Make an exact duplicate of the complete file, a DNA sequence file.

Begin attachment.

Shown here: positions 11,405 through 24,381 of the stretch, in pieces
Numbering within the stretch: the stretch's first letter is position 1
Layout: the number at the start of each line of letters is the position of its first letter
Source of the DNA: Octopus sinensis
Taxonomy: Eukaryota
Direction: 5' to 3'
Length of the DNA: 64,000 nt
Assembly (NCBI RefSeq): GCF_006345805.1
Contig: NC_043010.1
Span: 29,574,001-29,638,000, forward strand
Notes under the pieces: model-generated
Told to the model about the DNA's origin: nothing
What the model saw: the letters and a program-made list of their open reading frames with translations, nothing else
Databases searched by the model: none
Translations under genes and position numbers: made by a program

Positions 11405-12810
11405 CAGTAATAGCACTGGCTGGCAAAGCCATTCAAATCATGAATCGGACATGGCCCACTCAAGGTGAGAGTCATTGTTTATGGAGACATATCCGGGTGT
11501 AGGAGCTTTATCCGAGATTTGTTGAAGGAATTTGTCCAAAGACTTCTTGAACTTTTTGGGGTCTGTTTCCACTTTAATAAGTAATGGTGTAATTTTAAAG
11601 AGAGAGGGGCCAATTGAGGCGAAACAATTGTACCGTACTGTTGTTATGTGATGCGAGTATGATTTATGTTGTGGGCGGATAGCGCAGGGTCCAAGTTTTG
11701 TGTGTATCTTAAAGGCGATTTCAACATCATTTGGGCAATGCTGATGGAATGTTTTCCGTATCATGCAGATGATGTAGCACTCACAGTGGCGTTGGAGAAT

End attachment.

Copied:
Shown here: positions 11,405 through 24,381 of the stretch, in pieces
Numbering within the stretch: the stretch's first letter is position 1
Layout: the number at the start of each line of letters is the position of its first letter
Source of the DNA: Octopus sinensis
Taxonomy: Eukaryota
Direction: 5' to 3'
Length of the DNA: 64,000 nt
Assembly (NCBI RefSeq): GCF_006345805.1
Contig: NC_043010.1
Span: 29,574,001-29,638,000, forward strand
Notes under the pieces: model-generated
Told to the model about the DNA's origin: nothing
What the model saw: the letters and a program-made list of their open reading frames with translations, nothing else
Databases searched by the model: none
Translations under genes and position numbers: made by a program

Positions 11405-12810
11405 CAGTAATAGCACTGGCTGGCAAAGCCATTCAAATCATGAATCGGACATGGCCCACTCAAGGTGAGAGTCATTGTTTATGGAGACATATCCGGGTGT
11501 AGGAGCTTTATCCGAGATTTGTTGAAGGAATTTGTCCAAAGACTTCTTGAACTTTTTGGGGTCTGTTTCCACTTTAATAAGTAATGGTGTAATTTTAAAG
11601 AGAGAGGGGCCAATTGAGGCGAAACAATTGTACCGTACTGTTGTTATGTGATGCGAGTATGATTTATGTTGTGGGCGGATAGCGCAGGGTCCAAGTTTTG
11701 TGTGTATCTTAAAGGCGATTTCAACATCATTTGGGCAATGCTGATGGAATGTTTTCCGTATCATGCAGATGATGTAGCACTCACAGTGGCGTTGGAGAAT